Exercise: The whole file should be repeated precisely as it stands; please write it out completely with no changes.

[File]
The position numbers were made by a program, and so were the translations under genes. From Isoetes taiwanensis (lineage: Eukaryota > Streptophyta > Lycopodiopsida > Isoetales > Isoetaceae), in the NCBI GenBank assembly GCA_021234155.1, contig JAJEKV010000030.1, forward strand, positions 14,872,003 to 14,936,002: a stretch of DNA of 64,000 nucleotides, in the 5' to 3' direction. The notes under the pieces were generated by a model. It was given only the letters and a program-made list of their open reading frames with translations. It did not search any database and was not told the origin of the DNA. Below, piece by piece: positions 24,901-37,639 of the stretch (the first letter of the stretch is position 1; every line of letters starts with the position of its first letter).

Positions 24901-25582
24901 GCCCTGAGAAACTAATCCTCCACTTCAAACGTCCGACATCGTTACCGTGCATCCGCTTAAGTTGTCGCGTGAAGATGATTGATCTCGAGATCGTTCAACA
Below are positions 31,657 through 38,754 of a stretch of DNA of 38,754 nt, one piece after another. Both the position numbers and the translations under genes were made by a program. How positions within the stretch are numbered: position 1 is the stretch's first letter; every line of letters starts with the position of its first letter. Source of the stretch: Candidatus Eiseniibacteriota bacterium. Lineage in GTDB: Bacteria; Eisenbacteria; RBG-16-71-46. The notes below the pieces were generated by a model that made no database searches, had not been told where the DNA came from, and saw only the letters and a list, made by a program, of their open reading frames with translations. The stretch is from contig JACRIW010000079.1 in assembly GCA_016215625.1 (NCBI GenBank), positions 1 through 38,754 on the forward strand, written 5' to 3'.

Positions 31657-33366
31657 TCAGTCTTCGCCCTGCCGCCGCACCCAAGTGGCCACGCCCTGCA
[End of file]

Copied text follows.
The position numbers were made by a program, and so were the translations under genes. From Isoetes taiwanensis (lineage: Eukaryota > Streptophyta > Lycopodiopsida > Isoetales > Isoetaceae), in the NCBI GenBank assembly GCA_021234155.1, contig JAJEKV010000030.1, forward strand, positions 14,872,003 to 14,936,002: a stretch of DNA of 64,000 nucleotides, in the 5' to 3' direction. The notes under the pieces were generated by a model. It was given only the letters and a program-made list of their open reading frames with translations. It did not search any database and was not told the origin of the DNA. Below, piece by piece: positions 24,901-37,639 of the stretch (the first letter of the stretch is position 1; every line of letters starts with the position of its first letter).

Positions 24901-25582
24901 GCCCTGAGAAACTAATCCTCCACTTCAAACGTCCGACATCGTTACCGTGCATCCGCTTAAGTTGTCGCGTGAAGATGATTGATCTCGAGATCGTTCAACA
Below are positions 31,657 through 38,754 of a stretch of DNA of 38,754 nt, one piece after another. Both the position numbers and the translations under genes were made by a program. How positions within the stretch are numbered: position 1 is the stretch's first letter; every line of letters starts with the position of its first letter. Source of the stretch: Candidatus Eiseniibacteriota bacterium. Lineage in GTDB: Bacteria; Eisenbacteria; RBG-16-71-46. The notes below the pieces were generated by a model that made no database searches, had not been told where the DNA came from, and saw only the letters and a list, made by a program, of their open reading frames with translations. The stretch is from contig JACRIW010000079.1 in assembly GCA_016215625.1 (NCBI GenBank), positions 1 through 38,754 on the forward strand, written 5' to 3'.

Positions 31657-33366
31657 TCAGTCTTCGCCCTGCCGCCGCACCCAAGTGGCCACGCCCTGCA